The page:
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Thursday, 4 July, 2002, 18:25 GMT 19:25 UK
City's kerbside recycling milestone
Wales' newest city is taking the environmental lead by bringing recycling to the doorstep.

Newport in south east Wales, has become the first council to provide all households in the county with kerbside collections for items which can be processed and used again.

It is being seen as a flagship exercise to raise awareness with Wales currently at the bottom of the European recycling league, with just over 5% of domestic rubbish re-used or composted.

County council staff delivered the 50,000th green collection box on Thursday - a major milestone in a commitment to promoting less wasteful living.


Most people are happy to separate rubbish - provided the facilities to collect the materials are made widely available

Environment Minister Sue Essex

The green box scheme is operated on behalf of Newport City Council by Newport Wastesavers.

It provides residents with a free fortnightly kerbside collection of recyclable materials.

Launched in 1998, the scheme has expanded gradually from 10,000 participating households to the present 50,000.

The local authority currently recycles and composts 12% of all municipal waste.

But a spokesman said it needs residents to participate more to ensure it achieves the minimum targets set by the Welsh Assembly's National Waste Strategy for Wales.

Entitled Wise about Waste, the programme has set minimum standards of for recycling and composting of at least 15% of all waste by 2003/04, and at least 40% by 2009/10.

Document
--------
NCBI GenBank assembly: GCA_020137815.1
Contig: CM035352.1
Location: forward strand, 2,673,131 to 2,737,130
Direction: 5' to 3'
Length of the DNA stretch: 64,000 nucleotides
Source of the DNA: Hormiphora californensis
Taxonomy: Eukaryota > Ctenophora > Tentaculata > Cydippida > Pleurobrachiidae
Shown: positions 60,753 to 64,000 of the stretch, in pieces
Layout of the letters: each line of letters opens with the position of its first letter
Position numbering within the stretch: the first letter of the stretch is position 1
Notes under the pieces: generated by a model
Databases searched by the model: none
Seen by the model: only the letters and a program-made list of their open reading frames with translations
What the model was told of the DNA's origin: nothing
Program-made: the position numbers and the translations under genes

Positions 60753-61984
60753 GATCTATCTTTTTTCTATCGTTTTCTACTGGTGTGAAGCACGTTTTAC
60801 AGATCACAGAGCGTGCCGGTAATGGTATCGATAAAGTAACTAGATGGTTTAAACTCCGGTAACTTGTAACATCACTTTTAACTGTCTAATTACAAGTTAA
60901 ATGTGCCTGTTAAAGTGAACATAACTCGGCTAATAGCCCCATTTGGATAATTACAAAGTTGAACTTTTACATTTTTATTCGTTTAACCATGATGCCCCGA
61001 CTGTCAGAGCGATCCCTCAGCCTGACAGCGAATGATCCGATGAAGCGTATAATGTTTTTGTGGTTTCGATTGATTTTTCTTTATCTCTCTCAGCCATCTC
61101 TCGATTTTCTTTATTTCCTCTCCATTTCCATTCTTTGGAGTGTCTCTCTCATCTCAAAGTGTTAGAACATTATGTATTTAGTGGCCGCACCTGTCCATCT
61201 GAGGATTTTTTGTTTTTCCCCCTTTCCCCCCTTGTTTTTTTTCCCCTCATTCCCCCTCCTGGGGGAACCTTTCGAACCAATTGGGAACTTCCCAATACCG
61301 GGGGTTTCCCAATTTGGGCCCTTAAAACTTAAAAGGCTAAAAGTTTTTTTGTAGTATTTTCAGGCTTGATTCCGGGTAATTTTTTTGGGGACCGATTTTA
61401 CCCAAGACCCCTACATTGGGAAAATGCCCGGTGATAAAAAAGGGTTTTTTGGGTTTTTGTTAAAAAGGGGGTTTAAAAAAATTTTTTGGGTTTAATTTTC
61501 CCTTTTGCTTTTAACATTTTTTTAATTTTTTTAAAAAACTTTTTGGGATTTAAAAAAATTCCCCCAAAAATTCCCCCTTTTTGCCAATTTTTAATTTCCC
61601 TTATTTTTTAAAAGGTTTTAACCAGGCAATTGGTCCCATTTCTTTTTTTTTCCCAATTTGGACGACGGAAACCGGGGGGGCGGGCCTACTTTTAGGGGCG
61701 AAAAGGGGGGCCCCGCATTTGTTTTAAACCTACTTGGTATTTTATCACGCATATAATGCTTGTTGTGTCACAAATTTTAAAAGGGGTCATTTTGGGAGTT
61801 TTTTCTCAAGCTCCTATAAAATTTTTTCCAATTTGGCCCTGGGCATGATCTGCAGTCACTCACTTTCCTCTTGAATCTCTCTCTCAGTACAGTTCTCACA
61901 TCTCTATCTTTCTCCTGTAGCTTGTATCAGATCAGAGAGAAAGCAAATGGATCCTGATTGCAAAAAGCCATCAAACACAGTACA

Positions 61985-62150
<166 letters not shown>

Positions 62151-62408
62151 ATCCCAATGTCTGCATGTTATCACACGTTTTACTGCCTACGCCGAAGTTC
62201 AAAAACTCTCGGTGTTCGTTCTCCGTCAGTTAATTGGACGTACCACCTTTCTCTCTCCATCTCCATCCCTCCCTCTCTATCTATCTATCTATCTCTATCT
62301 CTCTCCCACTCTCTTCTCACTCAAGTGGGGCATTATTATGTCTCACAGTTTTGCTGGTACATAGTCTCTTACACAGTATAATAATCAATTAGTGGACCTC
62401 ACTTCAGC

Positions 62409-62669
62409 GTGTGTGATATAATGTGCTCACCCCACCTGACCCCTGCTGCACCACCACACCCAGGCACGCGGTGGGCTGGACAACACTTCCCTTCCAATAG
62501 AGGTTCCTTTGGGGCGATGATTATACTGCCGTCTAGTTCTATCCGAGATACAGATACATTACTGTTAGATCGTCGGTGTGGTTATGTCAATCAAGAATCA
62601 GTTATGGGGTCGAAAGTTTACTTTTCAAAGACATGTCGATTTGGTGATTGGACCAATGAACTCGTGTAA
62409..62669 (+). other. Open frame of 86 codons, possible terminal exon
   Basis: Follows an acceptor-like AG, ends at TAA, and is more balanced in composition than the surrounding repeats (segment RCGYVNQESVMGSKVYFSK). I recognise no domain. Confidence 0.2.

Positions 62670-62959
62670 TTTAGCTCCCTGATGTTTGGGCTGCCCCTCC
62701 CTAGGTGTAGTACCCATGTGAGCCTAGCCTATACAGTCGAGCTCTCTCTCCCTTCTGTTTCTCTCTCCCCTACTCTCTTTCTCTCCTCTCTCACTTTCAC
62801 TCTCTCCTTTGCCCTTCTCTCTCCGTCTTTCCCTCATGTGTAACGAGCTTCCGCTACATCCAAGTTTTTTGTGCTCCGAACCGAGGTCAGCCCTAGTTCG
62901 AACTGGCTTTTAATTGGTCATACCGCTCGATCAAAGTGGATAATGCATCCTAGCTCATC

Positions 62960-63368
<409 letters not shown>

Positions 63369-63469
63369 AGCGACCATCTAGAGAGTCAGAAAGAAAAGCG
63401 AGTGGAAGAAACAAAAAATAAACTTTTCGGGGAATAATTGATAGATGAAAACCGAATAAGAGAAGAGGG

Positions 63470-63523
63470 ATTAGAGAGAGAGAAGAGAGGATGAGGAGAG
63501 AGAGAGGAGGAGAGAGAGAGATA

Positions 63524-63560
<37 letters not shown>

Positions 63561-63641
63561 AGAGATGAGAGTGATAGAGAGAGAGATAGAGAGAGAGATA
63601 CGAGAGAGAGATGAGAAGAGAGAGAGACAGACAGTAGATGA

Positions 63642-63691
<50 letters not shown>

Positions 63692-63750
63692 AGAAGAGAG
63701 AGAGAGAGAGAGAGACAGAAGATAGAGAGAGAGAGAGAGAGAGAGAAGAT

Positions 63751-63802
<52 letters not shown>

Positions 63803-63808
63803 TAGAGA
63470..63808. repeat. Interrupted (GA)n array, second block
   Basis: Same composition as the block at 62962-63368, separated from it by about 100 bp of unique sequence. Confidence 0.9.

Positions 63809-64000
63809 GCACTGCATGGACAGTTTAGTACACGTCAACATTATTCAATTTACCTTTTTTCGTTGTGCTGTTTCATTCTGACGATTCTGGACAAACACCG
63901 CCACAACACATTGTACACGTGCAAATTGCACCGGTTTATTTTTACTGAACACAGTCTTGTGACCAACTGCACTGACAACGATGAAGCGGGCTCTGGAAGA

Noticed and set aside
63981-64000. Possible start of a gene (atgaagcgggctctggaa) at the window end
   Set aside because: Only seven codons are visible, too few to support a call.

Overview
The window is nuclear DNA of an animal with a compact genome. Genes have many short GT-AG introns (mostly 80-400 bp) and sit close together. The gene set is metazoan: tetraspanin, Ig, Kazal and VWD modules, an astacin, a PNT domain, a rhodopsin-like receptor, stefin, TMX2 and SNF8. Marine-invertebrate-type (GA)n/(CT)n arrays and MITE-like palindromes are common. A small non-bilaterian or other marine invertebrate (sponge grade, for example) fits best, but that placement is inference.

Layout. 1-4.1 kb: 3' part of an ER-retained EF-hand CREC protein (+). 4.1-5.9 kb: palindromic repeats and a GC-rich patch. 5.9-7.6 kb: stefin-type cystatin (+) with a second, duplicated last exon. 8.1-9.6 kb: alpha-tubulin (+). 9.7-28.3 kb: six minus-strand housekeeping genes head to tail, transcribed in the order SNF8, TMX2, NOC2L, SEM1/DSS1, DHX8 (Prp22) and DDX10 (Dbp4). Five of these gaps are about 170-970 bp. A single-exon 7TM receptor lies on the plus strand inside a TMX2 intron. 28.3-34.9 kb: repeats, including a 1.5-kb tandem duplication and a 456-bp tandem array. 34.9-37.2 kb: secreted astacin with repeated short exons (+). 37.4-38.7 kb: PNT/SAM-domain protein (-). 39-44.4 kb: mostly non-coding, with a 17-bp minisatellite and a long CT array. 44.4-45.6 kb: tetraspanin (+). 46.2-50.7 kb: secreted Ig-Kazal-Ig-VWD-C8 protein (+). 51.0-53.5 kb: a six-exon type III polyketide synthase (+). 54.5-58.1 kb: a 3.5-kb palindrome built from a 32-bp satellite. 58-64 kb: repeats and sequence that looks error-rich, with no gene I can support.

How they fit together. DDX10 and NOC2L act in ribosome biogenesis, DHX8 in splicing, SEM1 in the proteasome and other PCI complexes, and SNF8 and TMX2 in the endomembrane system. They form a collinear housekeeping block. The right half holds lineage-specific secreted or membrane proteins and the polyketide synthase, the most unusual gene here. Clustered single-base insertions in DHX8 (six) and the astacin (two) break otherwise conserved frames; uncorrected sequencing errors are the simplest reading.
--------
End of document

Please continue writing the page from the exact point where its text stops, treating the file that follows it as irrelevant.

Minister for the Environment Sue Essex said most people in Wales were committed to living greener lifestyles.

"Findings of a recent major public survey show that most people in Wales are happy to separate out the recyclable and compostable components of household rubbish - provided the facilities to collect the materials are made widely available," she said.

"Newport's green box scheme is a great example of the kind of initiative local authorities can introduce to make recycling easier for residents.

Fridges in Newport
Fridges have to be disposed of carefully

"Recycling more of our waste will deliver massive benefits for a better environment, as well as social and economic rewards for the people of Wales."

Newport is also carrying out a trial composting scheme to reduce the amount of waste buried in landfill sites.

More than 1,200 householders have signed up for the trial and are currently sorting their green waste at home before binning it.

Fridges

It is the second time in a matter of days that Newport has been in the news for recycling matters.

On Monday, the UK's first fridge and freezer recycling plant opened - Europe's largest dedicated fridge recycling facility, dealing with around 400,000 domestic and commercial appliances a year from across Britain.

Around 30,000 units are waiting to be disposed of in the city alone, following a change in European environmental laws.

MPs warned recently that clearing the backlog of Britain's discarded items could cost 40m.

The multi-million pound investment, unveiled on Monday, has been assisted with funding from the Welsh Assembly, and will receive units from across the UK.

 WATCH/LISTEN
 ON THIS STORY
BBC Wales's Roger Pinney
"Families in Newport are learning exactly what to put into the kerbside collection boxes"
See also:

19 Feb 02 | Wales
21 Nov 01 | UK
20 Jun 02 | UK Politics
23 Nov 01 | UK
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